QRSS observation utilities

This article describes some utilities used to facilitate collection and analysis of grabber images.

Archiving a set of grabber images from a website

Some grabbers show an image online for 10min until it it replaced. To avoid sitting watching these in real time, there is advantage in downloading these images. This involves:


I use nnCron LITE to schedule downloads.

The line

5-59/10 * * * * c:\qrss\getit

added to the cron.ini file will run the batch script c:\qrss\getit.bat at 5min past the hour, and every 10min after that.

This entry can be commented out when not needed by inserting a # symbol at the beginning of the line.

Download and rename...

@echo off
rem to be run by cron at xx:x5
rem add the following line to cron.ini
rem 5-59/10 * * * * c:\qrss\getit

rem if you do not have TZ set in your environment, set it appropriately here
rem set TZ=EST-10

rem set CWD to archive directory
cd \qrss\archive

for /F %%i in ('timestmp -i -g') do set timestmp=%%i
set timestmp=%timestmp:~2,9%0

::curl -o G6AVK\%timestmp%.jpg http://www.qsl.net/g6avk/capt.jpg
curl -o W4HBK\%timestmp%.jpg http://www.qsl.net/w4hbk/SL1.jpg
::curl -o VK1OD\%timestmp%.jpg http://vk1od.net/guest/capture/capt.jpg

Above is a batch file that I use under Win7 to get the image files and save them with a meaningful name.

@echo off
rem to be run by cron at xx:x5
rem add the following line to cron.ini
rem 5-59/10 * * * * c:\qrss\getit

rem if you do not have TZ set in your environment, set it appropriately here 
set TZ=EST-11

set LFTP=c:\lftp\lftp

rem set CWD to archive directory
cd \qrss\archive

for /F %%i in ('timestmp -i -g') do set timestmp=%%i
set timestmp=%timestmp:~2,9%0

::curl -o G6AVK\%timestmp%.jpg http://www.qsl.net/g6avk/capt.jpg
::curl -o W4HBK\%timestmp%.jpg http://www.qsl.net/w4hbk/SL1.jpg
::curl -o VK1OD\%timestmp%.jpg http://vk1od.net/guest/capture/capt.jpg

::%LFTP% -c get1 -o NMSU/%timestmp%.jpg -c http://qrss.nmsu.edu/spotC.jpg
%LFTP% -c get1 -o W4HBK/%timestmp%.jpg -c http://www.qsl.net/w4hbk/SL1.jpg
::%LFTP% -c get1 -o ZL2IK/%timestmp%.jpg -c http://zl2ik.com/Argo.jpg
::LFTP% -c get1 -o G6AVK\%timestmp%.jpg -c http://www.qsl.net/g6avk/capt.jpg

Above is a variation using LFTP as the download tool. It has proven more reliable than curl.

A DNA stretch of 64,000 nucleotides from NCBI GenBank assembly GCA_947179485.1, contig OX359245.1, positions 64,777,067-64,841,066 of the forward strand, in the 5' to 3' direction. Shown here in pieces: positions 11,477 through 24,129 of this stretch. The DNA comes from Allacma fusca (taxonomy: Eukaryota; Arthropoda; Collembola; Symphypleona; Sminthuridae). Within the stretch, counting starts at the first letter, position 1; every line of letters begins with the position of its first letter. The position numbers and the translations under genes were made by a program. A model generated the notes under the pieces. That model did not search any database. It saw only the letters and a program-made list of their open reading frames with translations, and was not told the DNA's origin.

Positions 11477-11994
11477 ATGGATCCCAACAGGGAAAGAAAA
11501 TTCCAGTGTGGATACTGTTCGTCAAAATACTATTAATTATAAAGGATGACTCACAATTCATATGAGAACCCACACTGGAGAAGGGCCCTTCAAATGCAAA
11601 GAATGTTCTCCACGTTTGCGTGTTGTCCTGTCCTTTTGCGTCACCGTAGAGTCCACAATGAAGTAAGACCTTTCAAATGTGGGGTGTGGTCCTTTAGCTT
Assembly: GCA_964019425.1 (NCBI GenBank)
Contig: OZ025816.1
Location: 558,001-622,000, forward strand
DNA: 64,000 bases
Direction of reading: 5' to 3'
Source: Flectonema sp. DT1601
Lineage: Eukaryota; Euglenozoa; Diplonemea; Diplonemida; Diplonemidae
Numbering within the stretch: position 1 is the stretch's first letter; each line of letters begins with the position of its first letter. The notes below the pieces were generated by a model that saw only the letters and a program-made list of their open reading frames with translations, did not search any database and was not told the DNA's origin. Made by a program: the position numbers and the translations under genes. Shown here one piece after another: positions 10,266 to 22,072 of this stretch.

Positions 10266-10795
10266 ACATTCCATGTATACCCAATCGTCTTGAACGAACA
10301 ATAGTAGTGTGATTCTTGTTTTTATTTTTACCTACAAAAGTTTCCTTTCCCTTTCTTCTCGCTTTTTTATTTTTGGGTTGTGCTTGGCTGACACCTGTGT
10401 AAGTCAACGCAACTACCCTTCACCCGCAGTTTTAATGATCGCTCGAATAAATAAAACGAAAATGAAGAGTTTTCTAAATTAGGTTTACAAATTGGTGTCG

Correct setting of environment variable TZ is vital to getting correct GMT timestamps (though Windows 'knows' your time zone, it doesn't automatically create or update this environment variable).

The utility program TIMESTAMP.EXE is by myself, and a link below allows download. As used here, it allows setting a variable to the GMT timestamp (YYMMDDHHM0).

The program curl is available using the link below. It is a flexible download / upload program.

As can be seen from the script, I file the files from each grabber in separate directories.

The filenames collate in time order, so selecting a set for Rot'n'Stack is made easy.

@echo off

for %%F in (*.jpg) do convert %%~nF.jpg -quality 50 c\%%~nF.jpg 

Some grabbers create images with unnecessarily high quality at the expense of file size. The above batch file uses Imagemagick's convert command to convert and copy files to the c subdirectory. For example, images from W4HBK are reduced in size by almost 90% and the reduction in visual quality for the purpose is insignificant. 

Publishing a grabber

A grabber is published by copying its images to a web server periodically.

Firstly, the computer clock needs to be synchronised to an accurate time server. I used Dimension4.

After evaluating Argo, Spectrum Lab was chosen for the grabber.

Spectrum Lab has a facility to capture images periodically and also to run arbitrary commands periodically.

Setting capture in Spectrum Lab

Above, under Options/ScreenCapture on the PeriodicActions tab, the screen is captured to two files on the hour and every 10min, then upload.bat is used to upload one of the files to the website using FTP.